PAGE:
Sample Characteristics. This study is based on 40 natural round brilliant diamonds from the Marange mining operations in Zimbabwe (figure 3). The diamonds all received Fancy Dark brown to Fancy black color grades from GIA, and they ranged between 0.39 and 3.11 ct (table 1). These samples were obtained from the trade and had undergone no heat or irradiation treatments. The overwhelming majority (36 out of 40 samples) were heavily fractured and contained numerous dark graphitic needle-like inclusions. These diamonds had various degrees of brown radiation stains that were localized along the surface-reaching fractures. The original bodycolor of the diamonds was obscured by the presence of fractures, dark inclusions, and radiation stains. Four samples (77, 78, 83, and 104; see figure 3) were not heavily fractured and instead contained clouds of dark pinpoint (or micro-) inclusions.
Origin of Dark Appearance and Color. Any defects that are present in the visible spectrum (390 to 700 nm) and in sufficient concentration to be detected by optical absorption spectroscopy can influence the bodycolor of a diamond.
The optical absorption spectra for all the samples had a slight absorption continuum with an increasing slope toward the ultraviolet (figure 4). Brown diamonds typically have such an absorption slope, which is attributed to vacancy clusters formed along deformation lamellae (Fisher et al., 2009). However, the spectra for this study were obtained on faceted diamonds, and the instrument’s integrating sphere made accurate baseline subtraction a challenge. This means that while we cannot discount that there may be an intrinsic absorption continuum in some samples, any observed slope may also be an analytical artifact.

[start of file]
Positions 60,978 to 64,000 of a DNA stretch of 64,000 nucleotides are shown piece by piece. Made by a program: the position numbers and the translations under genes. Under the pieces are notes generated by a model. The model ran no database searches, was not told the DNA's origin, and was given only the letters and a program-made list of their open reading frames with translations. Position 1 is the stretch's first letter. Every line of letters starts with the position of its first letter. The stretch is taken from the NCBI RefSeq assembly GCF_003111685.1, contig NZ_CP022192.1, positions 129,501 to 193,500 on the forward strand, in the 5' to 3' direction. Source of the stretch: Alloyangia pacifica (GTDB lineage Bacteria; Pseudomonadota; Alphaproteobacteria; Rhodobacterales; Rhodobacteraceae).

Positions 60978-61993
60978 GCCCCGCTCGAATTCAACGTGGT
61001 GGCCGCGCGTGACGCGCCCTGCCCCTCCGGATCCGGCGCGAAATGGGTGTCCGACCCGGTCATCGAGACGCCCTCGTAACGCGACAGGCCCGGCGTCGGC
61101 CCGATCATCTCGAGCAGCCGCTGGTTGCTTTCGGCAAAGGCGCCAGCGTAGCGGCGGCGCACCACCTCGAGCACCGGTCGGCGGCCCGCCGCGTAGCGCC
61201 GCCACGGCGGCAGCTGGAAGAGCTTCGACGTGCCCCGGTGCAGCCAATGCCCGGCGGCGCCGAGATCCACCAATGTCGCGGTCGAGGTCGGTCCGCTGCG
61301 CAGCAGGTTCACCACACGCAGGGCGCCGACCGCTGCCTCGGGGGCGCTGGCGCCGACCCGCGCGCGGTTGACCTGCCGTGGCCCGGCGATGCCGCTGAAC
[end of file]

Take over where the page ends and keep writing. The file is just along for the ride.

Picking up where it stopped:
Very weak GR1 (741 nm) was visible in 17 out of the 40 diamonds (43%) (figure 4). The two diamonds with the highest-intensity GR1 in optical absorption were samples 84 and 114 (maroon and teal in figure 4). GR1 is the neutral vacancy defect (V0), produced during both natural and artificial irradiation (Clark et al., 1956). Where GR1 is present in the optical absorption spectra, the 594 nm peak is also seen (figure 4), indicating that natural annealing and associated vacancy migration occurred (Collins et al., 1986). These features are most likely related to the brown radiation stains visible on the surface of the diamonds. Typically, these stains do not penetrate deep into the diamond (<30 μm; see Crookes, 1904; Wagner, 1914; Lind and Barwell, 1923). With optical absorption spectroscopy, the entire thickness of the diamond is sampled, so the signal from irradiation-related defects is diluted. This may explain why the peak intensities of GR1 and 594 nm are low, whereas there are abundant radiation spots visible on the surface and along fractures. The dark appearance of the diamonds is therefore related to the combined presence of dark mineral inclusions and abundant brown radiation stains.